verb (used with object), en·trapped, en·trap·ping.

to catch in or as in a trap; ensnare: The hunters used nets to entrap the lion.
to bring unawares into difficulty or danger: He entrapped himself in the web of his own lies.
to lure into performing an act or making a statement that is compromising or illegal.
to draw into contradiction or damaging admission: The questioner entrapped her into an admission of guilt.
Law. to catch by entrapment.

Origin of entrap

From the Middle French word entraper, dating back to 1525–35. See en-1, trap1
Related formsen·trap·per, nounen·trap·ping·ly, adverbun·en·trapped, adjective

Synonyms for entrap

Dictionary.com Unabridged Based on the Random House Unabridged Dictionary, © Random House, Inc. 2019

Examples from the Web for entrapping

Historical Examples of entrapping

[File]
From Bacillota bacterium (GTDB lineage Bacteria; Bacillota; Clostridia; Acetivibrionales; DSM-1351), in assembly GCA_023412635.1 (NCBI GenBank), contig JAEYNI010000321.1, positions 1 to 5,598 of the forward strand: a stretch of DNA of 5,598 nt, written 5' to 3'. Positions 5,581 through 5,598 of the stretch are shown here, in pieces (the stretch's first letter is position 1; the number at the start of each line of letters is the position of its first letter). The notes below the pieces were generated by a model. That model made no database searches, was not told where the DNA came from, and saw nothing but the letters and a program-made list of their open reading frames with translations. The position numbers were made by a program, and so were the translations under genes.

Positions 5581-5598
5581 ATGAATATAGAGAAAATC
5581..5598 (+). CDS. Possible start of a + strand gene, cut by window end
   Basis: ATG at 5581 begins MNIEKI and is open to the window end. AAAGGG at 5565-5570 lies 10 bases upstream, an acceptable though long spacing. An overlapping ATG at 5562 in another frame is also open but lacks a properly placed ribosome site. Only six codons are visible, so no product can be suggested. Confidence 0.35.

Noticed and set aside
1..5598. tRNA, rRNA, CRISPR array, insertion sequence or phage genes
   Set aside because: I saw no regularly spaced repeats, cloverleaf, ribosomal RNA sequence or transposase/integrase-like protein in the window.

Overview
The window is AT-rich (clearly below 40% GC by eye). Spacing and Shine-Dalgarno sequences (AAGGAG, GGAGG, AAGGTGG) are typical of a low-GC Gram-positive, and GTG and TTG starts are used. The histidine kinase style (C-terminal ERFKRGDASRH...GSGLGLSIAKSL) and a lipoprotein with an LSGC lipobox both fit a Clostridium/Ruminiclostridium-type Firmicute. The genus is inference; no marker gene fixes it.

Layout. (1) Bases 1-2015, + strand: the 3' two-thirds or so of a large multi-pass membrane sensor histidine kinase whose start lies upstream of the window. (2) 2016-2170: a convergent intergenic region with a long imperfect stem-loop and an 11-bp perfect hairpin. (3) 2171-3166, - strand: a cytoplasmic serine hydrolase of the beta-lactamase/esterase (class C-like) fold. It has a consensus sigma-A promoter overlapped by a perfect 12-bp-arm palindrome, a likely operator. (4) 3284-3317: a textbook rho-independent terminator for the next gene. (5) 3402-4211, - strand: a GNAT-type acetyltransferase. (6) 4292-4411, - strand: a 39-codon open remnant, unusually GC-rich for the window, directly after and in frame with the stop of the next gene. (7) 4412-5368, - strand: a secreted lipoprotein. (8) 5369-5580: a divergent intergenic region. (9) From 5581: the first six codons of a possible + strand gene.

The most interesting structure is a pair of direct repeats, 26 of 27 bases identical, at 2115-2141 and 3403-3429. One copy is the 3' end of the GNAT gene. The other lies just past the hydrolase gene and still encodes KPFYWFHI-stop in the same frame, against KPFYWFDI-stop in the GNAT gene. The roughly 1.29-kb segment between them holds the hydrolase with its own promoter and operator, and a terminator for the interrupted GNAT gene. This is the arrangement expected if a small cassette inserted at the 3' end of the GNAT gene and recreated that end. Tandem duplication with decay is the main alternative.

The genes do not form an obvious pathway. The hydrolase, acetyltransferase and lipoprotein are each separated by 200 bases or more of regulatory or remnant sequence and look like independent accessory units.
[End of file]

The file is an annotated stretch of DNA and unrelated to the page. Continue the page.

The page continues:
• There could be no entrapping such an animal, and the Indian did not attempt it.

  • The idea of entrapping her into a meeting with him is abhorrent to him.

    April's Lady

    Margaret Wolfe Hungerford

  • Other methods of entrapping insects may also be pursued with success.

  • Some I shake so as to make sure of entrapping cold air in them.

    How We Think

    John Dewey

  • The colonel had paused, as he perceived the completeness of the lawyer's entrapping.

    Sons and Fathers

    Harry Stillwell Edwards

British Dictionary definitions for entrapping


verb -traps, -trapping or -trapped (tr)

to catch or snare in or as if in a trap
to lure or trick into danger, difficulty, or embarrassment
Derived Formsentrapper, noun
Collins English Dictionary - Complete & Unabridged 2012 Digital Edition © William Collins Sons & Co. Ltd. 1979, 1986 © HarperCollins Publishers 1998, 2000, 2003, 2005, 2006, 2007, 2009, 2012

Word Origin and History for entrapping



1530s, intrappe, from Old French entraper "trap, catch in a trap;" see en- (1) + trap (v.). Related: Entrapped; entrapping.

Online Etymology Dictionary, © 2010 Douglas Harper